Developers

What is a Headless CMS?

10 min read

This short blog outlines the evolution from classic content management systems towards modern-day Headless CMS stacks.

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What is a Headless CMS?

The use of Headless CMSs has grown in popularity in recent years. This short article outlines the evolution before outlining some of the key benefits of the approach.

Classic CMS’s

Classic CMSs represent the primary method of delivering content management for many sites today, especially those that are a few years old.

The basic setup is an application that holds the content and allows the marketing manager to manage it (the CMS), which you host yourself or via a third party on a dedicated server like those offered by Digital Ocean or Linode. That application can pull content out of the database via a template language that compiles it down to HTML.

Template languages like Twig, Blade, Liquid, or Handlebars are usually simpler than using a raw back-end language and help front-end engineers to create the front of the site without having to learn the entire back-end ecosystem.

Sometimes there is no middle layer, WordPress for instance ships with PHP templates by default. This means you are mixing PHP directly in with HTML, which in short can lead to confusing and less-performant code.

In terms of what end-users see, it’s just like any other CMS or online application - they go to a URL (usually something like mysite.com/admin), log in and edit content using forms.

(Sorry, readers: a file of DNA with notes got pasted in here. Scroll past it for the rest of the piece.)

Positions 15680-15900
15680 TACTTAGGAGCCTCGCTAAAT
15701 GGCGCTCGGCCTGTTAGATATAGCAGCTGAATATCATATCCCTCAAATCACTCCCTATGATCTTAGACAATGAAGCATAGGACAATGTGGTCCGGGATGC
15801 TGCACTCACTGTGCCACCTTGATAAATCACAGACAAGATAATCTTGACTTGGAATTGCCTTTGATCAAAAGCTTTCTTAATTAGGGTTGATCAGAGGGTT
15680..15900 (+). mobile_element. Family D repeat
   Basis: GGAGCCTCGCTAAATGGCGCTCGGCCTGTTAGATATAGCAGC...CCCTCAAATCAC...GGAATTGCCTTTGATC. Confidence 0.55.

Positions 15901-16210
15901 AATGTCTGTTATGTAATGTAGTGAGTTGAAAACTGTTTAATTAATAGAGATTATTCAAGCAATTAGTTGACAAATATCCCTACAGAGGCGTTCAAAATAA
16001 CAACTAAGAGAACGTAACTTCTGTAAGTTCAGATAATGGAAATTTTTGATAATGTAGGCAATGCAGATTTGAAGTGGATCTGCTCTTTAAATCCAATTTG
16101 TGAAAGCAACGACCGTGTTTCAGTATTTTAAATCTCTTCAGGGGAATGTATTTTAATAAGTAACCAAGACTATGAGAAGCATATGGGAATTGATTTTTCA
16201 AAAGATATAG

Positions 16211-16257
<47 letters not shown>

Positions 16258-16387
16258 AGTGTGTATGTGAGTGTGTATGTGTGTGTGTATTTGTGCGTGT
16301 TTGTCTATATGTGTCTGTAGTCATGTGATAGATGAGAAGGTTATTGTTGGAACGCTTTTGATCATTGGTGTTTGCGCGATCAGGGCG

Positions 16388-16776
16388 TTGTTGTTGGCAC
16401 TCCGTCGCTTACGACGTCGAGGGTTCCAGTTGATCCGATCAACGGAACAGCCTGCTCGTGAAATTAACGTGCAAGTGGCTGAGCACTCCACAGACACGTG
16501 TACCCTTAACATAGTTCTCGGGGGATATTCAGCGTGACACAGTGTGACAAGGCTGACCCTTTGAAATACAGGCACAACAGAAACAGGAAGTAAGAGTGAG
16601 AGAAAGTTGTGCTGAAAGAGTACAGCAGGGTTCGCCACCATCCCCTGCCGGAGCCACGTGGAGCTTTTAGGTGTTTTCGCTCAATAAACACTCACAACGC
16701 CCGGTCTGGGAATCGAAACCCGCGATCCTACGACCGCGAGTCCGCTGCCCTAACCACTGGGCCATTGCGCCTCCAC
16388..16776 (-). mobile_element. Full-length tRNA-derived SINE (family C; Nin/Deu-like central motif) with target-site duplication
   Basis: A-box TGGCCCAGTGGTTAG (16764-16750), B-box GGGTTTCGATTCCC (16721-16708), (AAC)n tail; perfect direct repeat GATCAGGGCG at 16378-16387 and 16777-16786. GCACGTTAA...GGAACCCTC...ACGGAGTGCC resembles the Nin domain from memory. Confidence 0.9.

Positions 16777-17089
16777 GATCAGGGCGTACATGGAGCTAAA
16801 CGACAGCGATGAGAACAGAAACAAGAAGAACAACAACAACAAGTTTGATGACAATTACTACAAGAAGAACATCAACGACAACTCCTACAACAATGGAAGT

Main Disadvantages

Because the CMS itself is busy processing the template language and rendering the content, on top of updating content when someone edits something, the load on the server can sometimes balloon quickly. This means response times can slow down, and the front-end users can start to notice the site feels sluggish.

On top of that, pages can be slow to parse and compile down to HTML, front-end developers may not fully understand how to write performant database queries but are being asked to when using the templating layer, or sometimes the pages are just big and full of content.

To solve this bottleneck frequently a modern CMS like Craft or WordPress will use a caching system (usually via an add-on). This typically saves the resulting HTML down to a flat file on disk, which can be fetched quickly the next time the same request comes in. Whilst the end-result can be super fast for your users, setting up caching and getting it to invalidate properly can be tricky - oftentimes content editors end up publishing something in the CMS but not having it live on the site and have no idea why.

From a marketing perspective, there can be additional issues ranging from poor admin interfaces, difficulty updating complex types of content, security vulnerabilities due to third-party add-on’s etc.

There is also a natural evolution when it comes to B2B SaaS companies that outgrow legacy systems and are keen to upgrade to the latest cutting-edge CMS technology.